It’s clear that the people finishing Enclosure C have limited skills. They had been told even where to place the stones for the walls. Now, they are on their own.

Suggested Reading:

Andrew Collins. Göbekli Tepe: Genesis of the Gods, Bear & Company, Rochester, Vermont, 2014.

Photo Credit: Frank Samol on

World History

Göbekli Tepe Begins

Göbekli Tepe

Enclosure D: the Earliest Structure

Wall, Benches, and Pillars

The Sighting Stone

The Vulture Stone

Connecting the Sighting Stone and the Vulture Stone

The Center

Göbekli Tepe Begins

Since we are looking at history chronologically, let’s look first at the oldest structure of Göbekli Tepe. Then we will track changes at the site through time.

Enclosure D: the Earliest Structure

We start at Enclosure D (which means it was the fourth to be uncovered). Curiously, it is the largest. Wouldn’t one expect it to be the smallest, with enlargement/development later?

It is also the best preserved: the most carefully packed. Interesting. This site was obviously not left in a hurry. We are looking at a deliberate burial. Why would they do this? Were people planning to return and resume use of this structure?

It is ovoid, rather like an egg, with a ratio of 5:4. Its dimensions are 60 x 45.7 feet. Why did they choose this shape and these dimensions?

The floor is artificially smoothed bedrock. We haven’t seen this before, but we have seen artificially smoothed walls for cave paintings. We now know that the builders were creative enough to repurpose knowledge.

Once all of the fill is removed, we notice that the floor is bare, as if a tidy housewife removed all errata and swept the room before it was filled.  This makes no sense!

Nowhere else in the world has this behavior been discovered.

Lessons Learned:

  1. The builders knew of art in the far west (Spain, France) and the engineering of the Zanzians. They adapted knowledge to their needs here.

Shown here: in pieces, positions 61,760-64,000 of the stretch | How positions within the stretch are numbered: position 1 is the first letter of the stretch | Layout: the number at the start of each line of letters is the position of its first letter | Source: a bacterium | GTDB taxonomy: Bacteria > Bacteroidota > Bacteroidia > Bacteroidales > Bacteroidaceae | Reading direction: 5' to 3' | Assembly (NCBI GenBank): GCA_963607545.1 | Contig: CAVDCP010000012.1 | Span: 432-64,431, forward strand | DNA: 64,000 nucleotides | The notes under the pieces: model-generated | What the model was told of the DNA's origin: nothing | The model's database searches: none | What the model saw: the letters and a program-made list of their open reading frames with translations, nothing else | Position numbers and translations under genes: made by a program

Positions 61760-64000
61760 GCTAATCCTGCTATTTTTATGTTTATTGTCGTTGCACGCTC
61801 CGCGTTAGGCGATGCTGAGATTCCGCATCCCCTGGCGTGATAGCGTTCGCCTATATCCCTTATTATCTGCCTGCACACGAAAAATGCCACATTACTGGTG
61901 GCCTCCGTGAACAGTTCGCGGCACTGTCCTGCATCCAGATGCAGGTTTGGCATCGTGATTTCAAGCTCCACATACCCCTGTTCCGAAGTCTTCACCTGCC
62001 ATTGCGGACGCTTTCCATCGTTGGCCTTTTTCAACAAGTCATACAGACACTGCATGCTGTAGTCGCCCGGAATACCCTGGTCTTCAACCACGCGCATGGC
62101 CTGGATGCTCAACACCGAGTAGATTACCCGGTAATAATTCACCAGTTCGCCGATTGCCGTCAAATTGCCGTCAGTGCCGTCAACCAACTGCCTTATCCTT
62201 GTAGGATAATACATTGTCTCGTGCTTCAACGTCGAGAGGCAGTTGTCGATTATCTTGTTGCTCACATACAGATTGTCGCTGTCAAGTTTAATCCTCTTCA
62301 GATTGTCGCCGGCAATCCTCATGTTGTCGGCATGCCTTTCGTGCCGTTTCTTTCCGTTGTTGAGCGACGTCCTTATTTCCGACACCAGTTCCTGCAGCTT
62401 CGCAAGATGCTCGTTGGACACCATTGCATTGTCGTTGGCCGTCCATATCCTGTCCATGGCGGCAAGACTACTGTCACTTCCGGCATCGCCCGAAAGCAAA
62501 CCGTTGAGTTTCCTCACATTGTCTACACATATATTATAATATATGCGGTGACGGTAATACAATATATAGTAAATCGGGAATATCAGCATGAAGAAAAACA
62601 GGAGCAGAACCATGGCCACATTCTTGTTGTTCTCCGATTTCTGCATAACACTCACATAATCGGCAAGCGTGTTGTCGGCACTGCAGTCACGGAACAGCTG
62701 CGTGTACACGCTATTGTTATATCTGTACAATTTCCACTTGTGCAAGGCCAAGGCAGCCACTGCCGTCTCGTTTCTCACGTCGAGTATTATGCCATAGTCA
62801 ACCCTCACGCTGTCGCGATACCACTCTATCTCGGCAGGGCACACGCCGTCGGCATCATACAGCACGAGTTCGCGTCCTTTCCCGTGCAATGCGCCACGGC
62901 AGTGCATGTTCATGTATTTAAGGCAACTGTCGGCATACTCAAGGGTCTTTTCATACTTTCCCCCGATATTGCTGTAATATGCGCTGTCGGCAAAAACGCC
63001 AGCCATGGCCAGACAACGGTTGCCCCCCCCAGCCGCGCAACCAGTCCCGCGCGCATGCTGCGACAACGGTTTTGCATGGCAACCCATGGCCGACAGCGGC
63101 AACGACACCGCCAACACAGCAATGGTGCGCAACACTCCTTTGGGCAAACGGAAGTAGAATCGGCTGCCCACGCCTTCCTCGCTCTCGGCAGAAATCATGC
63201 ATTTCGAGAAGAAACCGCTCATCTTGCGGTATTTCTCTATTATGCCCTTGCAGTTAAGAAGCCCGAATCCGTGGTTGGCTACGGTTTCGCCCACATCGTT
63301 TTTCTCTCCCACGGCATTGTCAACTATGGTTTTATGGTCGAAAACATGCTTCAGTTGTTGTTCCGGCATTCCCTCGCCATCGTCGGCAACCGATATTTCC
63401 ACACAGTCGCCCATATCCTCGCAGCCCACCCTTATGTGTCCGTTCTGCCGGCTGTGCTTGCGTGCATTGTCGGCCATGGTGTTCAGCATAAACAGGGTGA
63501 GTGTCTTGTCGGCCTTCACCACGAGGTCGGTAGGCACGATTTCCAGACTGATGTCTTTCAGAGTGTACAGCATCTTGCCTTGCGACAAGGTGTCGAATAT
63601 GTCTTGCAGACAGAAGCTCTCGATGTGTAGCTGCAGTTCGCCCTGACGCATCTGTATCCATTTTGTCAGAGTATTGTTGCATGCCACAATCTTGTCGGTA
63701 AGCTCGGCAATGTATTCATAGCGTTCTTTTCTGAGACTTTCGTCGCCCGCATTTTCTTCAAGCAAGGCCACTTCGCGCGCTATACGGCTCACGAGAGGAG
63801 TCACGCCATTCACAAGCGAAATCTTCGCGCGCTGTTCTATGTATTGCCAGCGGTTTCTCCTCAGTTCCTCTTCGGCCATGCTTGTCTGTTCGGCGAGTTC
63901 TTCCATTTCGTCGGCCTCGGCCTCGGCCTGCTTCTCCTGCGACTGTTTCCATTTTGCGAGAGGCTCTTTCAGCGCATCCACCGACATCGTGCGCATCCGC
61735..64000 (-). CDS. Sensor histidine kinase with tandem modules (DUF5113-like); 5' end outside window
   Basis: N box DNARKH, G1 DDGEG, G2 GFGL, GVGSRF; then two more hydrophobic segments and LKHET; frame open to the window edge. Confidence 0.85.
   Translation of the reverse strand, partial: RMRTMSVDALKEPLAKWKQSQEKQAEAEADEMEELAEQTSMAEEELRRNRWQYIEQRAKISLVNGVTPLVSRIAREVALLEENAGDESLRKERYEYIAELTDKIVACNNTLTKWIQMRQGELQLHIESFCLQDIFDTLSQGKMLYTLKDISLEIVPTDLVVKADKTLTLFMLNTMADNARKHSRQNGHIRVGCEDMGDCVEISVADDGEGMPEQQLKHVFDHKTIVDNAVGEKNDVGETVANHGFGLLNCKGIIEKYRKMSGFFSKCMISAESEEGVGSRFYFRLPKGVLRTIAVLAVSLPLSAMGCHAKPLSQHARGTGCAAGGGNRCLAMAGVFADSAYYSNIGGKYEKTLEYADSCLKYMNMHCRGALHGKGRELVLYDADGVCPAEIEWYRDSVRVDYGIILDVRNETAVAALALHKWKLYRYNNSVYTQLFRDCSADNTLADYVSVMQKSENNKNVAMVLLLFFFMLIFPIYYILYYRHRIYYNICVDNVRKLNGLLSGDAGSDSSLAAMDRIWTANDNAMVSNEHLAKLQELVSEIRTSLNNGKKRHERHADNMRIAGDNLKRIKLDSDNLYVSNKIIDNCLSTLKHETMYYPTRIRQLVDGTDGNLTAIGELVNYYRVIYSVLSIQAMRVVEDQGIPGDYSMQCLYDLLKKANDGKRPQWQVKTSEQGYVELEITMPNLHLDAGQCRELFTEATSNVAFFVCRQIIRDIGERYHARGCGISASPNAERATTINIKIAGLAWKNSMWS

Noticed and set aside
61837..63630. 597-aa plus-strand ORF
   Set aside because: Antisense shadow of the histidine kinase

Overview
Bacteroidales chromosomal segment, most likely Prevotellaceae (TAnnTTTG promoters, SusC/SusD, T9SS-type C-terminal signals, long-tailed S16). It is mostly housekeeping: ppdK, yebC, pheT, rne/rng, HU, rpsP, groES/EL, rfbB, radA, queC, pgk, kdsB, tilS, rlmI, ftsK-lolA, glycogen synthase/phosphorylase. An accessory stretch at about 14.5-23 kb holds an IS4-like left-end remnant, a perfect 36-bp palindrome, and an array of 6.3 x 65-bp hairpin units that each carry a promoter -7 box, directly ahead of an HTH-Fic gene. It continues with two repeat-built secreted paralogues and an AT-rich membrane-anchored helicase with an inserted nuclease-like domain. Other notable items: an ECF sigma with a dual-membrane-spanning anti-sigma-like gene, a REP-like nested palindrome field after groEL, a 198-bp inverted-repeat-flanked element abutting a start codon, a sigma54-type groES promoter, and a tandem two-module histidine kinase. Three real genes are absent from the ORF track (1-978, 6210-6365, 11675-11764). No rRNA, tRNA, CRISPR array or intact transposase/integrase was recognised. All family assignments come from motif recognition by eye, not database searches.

2. Everything in the building and filling is carefully and precisely done. These builders were precise, and the structure was the epitome of art and engineering up to that time—or at least since Noah’s time.

Wall, Benches, and Pillars

The perimeter wall is clearly like architecture we have already seen by the Zarzians. Therefore, the builders were either Zarzians or persons who learned architecture from them. That would be the Swiderians.

Around the walls are benches indicating that this structure was used for one or more kinds of meetings.

Twelve structures interrupt the benches and wall.

Eleven (there used to be twelve) are pillars in the shape of a T, made of an upright slab topped with another rectangular slab, narrow edges together. Other narrow edges of both stones face the center of the space. They are always called pillars, not stelae, indicating they were meant to hold something up, probably a roof.

How did they erect these slabs? And how did they erect the crosspiece on top?

And why are they in the form of a T? A simple upright would support a roof just as well.

The pillars are decorated with carved reliefs of a large variety of species: foxes, birds, snakes, boars, aurochs, gazelles, onagers, and large carnivores. Many of them are in action, even aggression.

Not all of them were native to Turkey at this time. Therefore, the builders were well-traveled, or were people who came here from distant lands, or both.

Were the animals merely décor? Or was this space used for education?

Man is missing. Unlike earlier art, humans are not shown as a part of nature.

Lessons learned:

  1. There is a change in man’s interaction with nature. Man is no longer considered “at one” with nature.
  2. The builders were probably the Swiderians.
    1. They came from west to east and therefore knew animals and art from Spain/France.
    1. Their contact with Zarzians taught them state of the art engineering.
    1. The attitude that man is separate from nature is unique.
    1. Engineering is a huge jump from the Zarzian wall.

The Sighting Stone